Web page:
Steel Overcapacity and the Global Trading System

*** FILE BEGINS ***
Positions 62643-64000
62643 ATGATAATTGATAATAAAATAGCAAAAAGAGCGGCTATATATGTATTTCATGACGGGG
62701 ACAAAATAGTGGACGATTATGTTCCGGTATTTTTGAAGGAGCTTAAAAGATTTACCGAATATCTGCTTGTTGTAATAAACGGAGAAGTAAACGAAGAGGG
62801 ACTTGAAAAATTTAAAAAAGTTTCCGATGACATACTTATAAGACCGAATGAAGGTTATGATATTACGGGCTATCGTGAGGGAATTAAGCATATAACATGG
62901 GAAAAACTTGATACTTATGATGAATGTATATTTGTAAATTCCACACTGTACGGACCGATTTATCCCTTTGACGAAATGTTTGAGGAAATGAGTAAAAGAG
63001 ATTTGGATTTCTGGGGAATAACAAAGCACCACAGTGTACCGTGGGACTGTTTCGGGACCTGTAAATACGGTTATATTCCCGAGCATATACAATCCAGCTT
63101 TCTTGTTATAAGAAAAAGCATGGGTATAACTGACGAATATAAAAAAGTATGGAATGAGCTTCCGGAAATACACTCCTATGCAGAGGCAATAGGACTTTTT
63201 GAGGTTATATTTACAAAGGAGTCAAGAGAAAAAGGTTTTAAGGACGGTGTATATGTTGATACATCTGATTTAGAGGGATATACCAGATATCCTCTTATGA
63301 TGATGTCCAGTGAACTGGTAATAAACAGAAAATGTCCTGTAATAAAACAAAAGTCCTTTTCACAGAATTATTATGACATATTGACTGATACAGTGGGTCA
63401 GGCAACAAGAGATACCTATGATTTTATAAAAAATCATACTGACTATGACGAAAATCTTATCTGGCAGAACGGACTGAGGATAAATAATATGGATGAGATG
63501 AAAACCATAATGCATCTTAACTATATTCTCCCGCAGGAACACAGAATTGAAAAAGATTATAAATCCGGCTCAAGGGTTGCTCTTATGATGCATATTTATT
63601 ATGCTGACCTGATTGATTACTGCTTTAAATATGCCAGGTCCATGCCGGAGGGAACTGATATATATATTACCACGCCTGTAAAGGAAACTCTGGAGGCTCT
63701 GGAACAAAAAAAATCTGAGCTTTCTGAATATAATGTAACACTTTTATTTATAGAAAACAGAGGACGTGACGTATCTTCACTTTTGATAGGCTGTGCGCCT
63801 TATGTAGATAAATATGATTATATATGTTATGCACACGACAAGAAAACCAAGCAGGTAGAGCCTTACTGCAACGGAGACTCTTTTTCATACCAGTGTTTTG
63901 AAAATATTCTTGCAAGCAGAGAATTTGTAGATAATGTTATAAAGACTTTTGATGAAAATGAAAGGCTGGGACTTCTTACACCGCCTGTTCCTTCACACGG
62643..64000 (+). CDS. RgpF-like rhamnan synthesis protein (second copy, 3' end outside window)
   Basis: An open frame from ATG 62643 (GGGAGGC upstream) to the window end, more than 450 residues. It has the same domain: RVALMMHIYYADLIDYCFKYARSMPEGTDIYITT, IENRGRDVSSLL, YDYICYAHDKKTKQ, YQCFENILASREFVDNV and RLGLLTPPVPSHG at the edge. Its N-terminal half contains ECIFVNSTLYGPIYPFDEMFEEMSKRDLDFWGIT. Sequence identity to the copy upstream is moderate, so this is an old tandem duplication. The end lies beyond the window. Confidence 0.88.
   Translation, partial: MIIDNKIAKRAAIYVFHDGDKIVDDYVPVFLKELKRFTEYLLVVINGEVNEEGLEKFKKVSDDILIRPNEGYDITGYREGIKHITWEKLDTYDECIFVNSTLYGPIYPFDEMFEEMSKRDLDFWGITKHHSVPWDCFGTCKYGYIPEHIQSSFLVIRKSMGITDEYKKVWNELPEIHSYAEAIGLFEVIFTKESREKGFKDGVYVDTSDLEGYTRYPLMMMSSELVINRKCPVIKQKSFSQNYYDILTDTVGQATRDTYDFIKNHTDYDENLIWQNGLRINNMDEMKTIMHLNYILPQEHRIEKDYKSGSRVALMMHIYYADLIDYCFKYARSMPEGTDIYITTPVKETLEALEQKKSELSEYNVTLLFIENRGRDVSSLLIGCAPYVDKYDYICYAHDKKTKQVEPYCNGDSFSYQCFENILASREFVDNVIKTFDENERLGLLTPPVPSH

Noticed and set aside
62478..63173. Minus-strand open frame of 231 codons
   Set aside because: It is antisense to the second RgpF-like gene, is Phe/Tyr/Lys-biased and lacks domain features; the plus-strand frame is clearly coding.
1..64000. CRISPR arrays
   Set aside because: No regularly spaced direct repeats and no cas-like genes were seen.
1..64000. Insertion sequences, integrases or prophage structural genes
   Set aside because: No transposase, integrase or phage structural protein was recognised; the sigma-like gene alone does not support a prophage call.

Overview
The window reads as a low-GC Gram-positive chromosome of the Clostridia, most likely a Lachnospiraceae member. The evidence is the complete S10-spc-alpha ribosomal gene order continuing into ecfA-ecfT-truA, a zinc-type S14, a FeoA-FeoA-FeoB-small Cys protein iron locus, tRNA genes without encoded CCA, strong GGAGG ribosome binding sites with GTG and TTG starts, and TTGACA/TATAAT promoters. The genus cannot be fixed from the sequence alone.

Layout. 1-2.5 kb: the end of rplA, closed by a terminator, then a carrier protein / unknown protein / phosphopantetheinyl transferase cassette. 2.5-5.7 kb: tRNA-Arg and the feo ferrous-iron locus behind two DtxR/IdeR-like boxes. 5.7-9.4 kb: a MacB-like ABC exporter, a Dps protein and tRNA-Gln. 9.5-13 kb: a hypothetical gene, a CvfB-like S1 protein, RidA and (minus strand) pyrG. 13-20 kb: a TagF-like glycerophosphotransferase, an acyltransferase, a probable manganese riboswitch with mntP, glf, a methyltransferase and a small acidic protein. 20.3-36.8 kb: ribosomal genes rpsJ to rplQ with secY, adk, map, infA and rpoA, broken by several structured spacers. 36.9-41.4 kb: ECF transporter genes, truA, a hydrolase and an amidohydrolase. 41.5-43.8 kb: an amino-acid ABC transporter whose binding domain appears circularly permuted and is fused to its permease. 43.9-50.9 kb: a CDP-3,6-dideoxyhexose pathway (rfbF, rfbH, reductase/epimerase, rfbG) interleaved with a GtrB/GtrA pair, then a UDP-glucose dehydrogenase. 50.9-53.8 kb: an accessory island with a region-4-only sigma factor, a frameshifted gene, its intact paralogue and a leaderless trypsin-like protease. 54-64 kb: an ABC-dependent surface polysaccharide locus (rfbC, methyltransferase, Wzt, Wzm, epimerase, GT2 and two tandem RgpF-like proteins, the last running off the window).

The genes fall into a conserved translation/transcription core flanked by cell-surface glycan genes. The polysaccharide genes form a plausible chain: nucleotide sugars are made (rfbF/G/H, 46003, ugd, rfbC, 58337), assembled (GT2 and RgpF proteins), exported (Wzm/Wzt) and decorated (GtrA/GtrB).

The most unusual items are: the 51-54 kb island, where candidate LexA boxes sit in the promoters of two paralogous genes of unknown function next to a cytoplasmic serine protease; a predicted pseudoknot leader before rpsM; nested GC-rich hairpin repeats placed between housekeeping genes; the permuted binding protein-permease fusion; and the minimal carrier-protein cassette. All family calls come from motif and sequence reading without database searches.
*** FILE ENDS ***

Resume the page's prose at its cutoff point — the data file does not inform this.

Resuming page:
The steel sector is strategically important for supplying necessary inputs to many manufacturing industries in both domestic and overseas markets. Since the global financial crisis of 2008, steelmaking companies have been facing formidable challenges associated with "overcapacity" or "excess capacity," that is underutilization of their productive capacity. Overcapacity in steel- created and maintained by certain government interventions and low demand-have downward pricing effects across international markets, which has given rise to trade frictions. The persistent sluggish demand worldwide and the current extent and lasting repercussions of steel overcapacity make it urgent for the world community to find long-term policy solutions. As a result, the Global Forum on Steel Excess Capacity, established by the Group of Twenty in 2016, and the World Trade Organization have been discussing this matter in the context of state interference. This article examines recent trends in steel overcapacity as a global problem and related developments in China as the world's largest steelmaking country, as well as international policy agendas and the ways forward in addressing trade-related aspects of this issue.
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